• Chopinand says:

      Dear Winston,

      The Yering station menu looked really good and they were having the Yarra Valley Farmers Market on the grounds last Sunday too. The views of the valley from the restaurant are spectacular too.

  2. bams Kitchen says:

    Oh my goodness was this post full of information and great photos of both the vineyards and the food. What a great experience! I love pinot nior and I think that would be quite nice with a juicy Auzzie steak.. I have not been to Australia or their vineyards yet but that is on my bucket list of things to do.

    • Chopinand says:

      Dear BAM,

      The Yarra Valley is just one of so many beautiful wine-growing regions in Australia and many restaurants at these vineyards serve spectacular food driven by fresh and sustainable local produce too.

  3. I love your blog.. I’m a new visitor here and love your photographs and couldn’t think of a more peaceful way to start my day than reading and listening to this beautiful piece of music! xx

  4. Libby says:

    Looks like you had quite the foodie (and wine!) adventure :) I live in the eastern suburbs of Melbourne so the Yarra Valley isn’t too far from my place but I’ve yet to visit a lot of the places in this post. On the top of my list is Yering Station so I’ll definitely make an effort to visit when the weather heats up :)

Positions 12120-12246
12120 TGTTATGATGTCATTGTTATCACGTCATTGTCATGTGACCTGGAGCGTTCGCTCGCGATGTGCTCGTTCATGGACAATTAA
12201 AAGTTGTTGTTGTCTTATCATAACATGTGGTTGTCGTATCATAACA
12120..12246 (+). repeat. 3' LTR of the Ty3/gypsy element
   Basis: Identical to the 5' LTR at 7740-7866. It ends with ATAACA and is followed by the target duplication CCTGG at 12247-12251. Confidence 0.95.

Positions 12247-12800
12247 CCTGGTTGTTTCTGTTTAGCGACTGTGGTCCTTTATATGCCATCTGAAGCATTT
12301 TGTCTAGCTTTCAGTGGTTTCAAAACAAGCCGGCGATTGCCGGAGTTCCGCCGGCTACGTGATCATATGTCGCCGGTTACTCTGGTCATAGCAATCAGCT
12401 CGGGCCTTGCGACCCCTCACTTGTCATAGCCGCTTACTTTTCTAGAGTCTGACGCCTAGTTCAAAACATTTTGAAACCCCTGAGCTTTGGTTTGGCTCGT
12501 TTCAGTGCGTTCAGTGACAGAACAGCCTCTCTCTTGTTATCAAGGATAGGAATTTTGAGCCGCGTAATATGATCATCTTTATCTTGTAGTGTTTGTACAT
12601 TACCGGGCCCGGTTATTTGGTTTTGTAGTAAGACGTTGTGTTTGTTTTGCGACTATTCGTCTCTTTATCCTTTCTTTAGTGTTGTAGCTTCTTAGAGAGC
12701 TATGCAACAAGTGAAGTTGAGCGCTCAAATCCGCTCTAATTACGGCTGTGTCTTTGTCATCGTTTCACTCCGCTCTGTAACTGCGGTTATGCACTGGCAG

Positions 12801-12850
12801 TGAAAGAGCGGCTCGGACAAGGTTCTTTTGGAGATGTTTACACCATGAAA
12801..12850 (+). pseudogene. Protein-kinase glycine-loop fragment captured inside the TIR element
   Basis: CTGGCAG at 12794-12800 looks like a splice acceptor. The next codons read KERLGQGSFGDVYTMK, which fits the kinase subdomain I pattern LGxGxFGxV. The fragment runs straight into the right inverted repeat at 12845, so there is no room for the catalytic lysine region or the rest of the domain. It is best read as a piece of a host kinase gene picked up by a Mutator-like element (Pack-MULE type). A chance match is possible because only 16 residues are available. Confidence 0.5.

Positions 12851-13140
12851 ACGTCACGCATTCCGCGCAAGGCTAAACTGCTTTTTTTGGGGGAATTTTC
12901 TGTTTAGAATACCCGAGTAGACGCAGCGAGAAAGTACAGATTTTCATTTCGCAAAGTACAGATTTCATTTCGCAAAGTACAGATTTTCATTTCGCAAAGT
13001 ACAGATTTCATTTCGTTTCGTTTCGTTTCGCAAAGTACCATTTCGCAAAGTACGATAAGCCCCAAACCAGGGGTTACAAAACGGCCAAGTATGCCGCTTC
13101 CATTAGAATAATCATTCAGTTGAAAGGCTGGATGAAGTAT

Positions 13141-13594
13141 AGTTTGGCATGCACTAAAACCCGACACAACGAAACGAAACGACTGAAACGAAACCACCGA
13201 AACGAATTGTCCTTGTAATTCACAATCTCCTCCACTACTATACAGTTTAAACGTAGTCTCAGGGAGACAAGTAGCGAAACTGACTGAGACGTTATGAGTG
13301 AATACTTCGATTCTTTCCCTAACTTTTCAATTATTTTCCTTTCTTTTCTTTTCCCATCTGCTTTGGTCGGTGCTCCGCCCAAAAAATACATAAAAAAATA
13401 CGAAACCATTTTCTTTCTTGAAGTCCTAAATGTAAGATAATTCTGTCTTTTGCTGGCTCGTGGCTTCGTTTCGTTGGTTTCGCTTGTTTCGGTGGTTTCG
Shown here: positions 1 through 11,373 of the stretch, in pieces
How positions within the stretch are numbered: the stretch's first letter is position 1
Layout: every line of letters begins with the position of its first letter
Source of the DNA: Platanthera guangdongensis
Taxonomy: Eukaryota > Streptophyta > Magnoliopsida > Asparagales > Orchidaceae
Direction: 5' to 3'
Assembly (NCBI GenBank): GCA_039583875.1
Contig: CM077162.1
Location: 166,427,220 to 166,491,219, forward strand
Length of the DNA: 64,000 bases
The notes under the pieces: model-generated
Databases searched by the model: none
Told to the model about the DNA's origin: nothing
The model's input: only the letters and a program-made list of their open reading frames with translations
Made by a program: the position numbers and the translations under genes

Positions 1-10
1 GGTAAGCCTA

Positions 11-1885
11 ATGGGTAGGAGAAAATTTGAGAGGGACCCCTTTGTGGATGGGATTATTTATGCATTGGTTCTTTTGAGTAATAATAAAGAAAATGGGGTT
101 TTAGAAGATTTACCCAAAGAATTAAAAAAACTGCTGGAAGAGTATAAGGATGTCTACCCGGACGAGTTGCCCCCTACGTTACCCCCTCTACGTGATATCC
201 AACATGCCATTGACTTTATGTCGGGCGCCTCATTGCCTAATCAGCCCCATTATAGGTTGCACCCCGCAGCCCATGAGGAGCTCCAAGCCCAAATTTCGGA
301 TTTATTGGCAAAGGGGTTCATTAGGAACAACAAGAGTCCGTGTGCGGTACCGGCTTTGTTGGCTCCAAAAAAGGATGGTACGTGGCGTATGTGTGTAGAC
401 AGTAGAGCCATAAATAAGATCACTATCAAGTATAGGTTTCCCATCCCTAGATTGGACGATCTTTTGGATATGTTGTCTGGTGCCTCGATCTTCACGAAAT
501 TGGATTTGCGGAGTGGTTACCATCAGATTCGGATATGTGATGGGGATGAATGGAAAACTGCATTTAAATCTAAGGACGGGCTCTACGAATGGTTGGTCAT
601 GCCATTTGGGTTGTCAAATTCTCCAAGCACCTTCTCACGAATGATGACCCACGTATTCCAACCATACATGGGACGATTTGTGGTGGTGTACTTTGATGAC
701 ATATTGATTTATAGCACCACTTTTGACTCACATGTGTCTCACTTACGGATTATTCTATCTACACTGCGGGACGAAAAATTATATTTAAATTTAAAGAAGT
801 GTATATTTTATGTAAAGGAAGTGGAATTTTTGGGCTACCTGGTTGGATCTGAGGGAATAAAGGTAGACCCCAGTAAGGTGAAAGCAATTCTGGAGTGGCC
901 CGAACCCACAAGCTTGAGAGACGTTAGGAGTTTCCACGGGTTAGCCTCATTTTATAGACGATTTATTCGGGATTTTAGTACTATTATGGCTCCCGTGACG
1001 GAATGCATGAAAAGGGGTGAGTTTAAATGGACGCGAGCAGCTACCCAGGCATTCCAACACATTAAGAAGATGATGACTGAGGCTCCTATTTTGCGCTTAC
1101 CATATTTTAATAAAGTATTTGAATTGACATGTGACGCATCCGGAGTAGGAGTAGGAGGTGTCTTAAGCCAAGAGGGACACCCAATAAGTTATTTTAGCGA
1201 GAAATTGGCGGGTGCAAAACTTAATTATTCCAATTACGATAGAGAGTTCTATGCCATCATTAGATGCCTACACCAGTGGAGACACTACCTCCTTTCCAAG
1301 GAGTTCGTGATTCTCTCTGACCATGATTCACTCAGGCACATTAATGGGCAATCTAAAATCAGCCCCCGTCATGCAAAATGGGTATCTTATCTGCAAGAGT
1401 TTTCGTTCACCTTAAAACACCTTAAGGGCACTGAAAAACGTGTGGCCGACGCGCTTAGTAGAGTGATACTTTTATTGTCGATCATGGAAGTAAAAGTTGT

• Chopinand says:

      Hi Libby,

      Some of the wineries I mentioned on this post is the mere beginning.

      The Yarra is such a beautiful wine-growing region I suspect we need more than a few weeks to really appreciate its beauty and what it has to offer.

  5. Amanda says:

    Nice to see you are prepared to put in the hard yards for the sake of your readers – what a huge day!! Thanks for all of the lovely pics.

    • Chopinand says:

      Dear Amanda,

      It was a pleasure for me writing up this blogpost because it gave me another chance to relive a beautiful weekend.

  6. Such a lovely place isn’t it? I do so love the Yarra Valley!

  7. Robyn Sugden says:

    Loved seeing the section on Soumah run by my dear friends, the Butchers. We’re far away from them in Queensland from where they came. Miss them so much, but they obviously love their vinyard.

  8. Juliana says:

    Rachmaninoff…is one of my favorite…and yes perfect as a background music while reading this post…beautiful pictures…
    Thanks for this great post.
    Have a lovely week ahead :D